The South China Sea dispute explained

Why is the sea worth contesting?

The South China Sea is a key commercial thoroughfare connecting Asia with Europe and Africa, and is believed to have major reserves of natural gas and oil.

One-third of global shipping, or about US$3.37 trillion in international trade, passes through the South China Sea each year, including about 80 per cent of the oil imported by China, the world’s second-largest consumer of the resource.

The US Energy Information Administration estimates the area contains at least 11 billion barrels of oil and 190 trillion cubic feet of natural gas. Other estimates are as high as 22 billion barrels of oil and 290 trillion cubic feet of gas.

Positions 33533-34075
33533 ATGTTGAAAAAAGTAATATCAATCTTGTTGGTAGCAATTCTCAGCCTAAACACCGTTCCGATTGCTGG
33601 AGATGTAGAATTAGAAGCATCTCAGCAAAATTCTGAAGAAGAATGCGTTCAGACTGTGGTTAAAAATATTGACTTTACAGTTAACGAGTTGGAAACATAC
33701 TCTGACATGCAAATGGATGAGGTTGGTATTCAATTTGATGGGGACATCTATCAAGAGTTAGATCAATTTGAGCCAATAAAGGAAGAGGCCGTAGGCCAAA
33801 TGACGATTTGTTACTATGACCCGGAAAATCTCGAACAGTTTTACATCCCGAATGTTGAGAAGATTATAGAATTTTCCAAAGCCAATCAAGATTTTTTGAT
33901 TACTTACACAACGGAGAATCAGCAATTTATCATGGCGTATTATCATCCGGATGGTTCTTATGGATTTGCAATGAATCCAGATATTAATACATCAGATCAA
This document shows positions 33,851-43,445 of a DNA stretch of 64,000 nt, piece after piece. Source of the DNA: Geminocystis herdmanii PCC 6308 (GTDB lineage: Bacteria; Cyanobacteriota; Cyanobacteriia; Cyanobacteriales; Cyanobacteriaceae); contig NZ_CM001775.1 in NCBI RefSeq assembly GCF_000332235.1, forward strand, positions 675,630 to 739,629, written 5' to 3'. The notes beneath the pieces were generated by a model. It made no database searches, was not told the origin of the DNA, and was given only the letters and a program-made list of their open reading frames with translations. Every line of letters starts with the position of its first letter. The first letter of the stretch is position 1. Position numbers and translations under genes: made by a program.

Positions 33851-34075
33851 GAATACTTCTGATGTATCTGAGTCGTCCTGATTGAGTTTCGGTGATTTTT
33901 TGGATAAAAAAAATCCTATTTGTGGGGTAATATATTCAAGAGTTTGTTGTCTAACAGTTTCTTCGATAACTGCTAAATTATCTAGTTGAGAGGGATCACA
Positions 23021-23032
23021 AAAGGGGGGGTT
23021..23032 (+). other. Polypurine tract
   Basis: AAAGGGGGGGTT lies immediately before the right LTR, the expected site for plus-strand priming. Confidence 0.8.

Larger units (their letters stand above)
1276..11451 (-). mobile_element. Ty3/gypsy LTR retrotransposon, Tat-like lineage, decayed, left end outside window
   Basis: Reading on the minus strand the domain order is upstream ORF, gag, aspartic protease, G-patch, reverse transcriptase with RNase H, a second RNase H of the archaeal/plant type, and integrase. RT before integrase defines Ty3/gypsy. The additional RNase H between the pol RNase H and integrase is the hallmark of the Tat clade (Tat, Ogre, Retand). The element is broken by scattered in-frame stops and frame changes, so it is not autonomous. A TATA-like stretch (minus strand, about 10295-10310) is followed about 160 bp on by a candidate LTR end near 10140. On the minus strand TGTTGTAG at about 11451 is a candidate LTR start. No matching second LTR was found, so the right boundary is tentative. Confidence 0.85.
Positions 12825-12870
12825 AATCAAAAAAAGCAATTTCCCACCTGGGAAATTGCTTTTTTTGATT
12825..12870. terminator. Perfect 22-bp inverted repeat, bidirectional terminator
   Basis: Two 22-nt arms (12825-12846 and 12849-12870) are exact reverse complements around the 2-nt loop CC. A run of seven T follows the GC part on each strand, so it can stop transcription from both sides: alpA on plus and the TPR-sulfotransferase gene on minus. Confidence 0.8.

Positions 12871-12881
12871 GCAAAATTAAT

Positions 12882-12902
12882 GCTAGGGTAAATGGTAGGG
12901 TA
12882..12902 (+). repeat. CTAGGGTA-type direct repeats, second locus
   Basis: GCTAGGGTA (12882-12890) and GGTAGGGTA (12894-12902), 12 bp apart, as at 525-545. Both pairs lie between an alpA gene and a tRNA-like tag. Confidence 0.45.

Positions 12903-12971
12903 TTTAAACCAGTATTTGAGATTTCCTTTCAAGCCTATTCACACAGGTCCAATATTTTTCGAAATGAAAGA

The disputed water also accounts for 10 per cent of fish caught globally, making it a key source of food for hundreds of millions of people.


Washington’s hardened position on Beijing’s claims in South China Sea heightens US-China tensions

Washington’s hardened position on Beijing’s claims in South China Sea heightens US-China tensions

Recent developments

Tensions have been rising in recent months, with other claimants and the US accusing China of worsening relations by increasing its infrastructure and military build-up in the area.

In mid-July, Washington said “Beijing’s claims to offshore resources across most of the South China Sea are completely unlawful” and threatened to sanction Chinese officials and companies that pursued “illegal” claims in the contested waters.

The US has stepped up its military presence, sending in warships and aircraft to keep tabs on China’s activities.

Although the US does not officially align with any of the claimants, it has wide-ranging security commitments in East Asia, and is allied with several countries bordering the sea, including the Philippines, Singapore and Vietnam.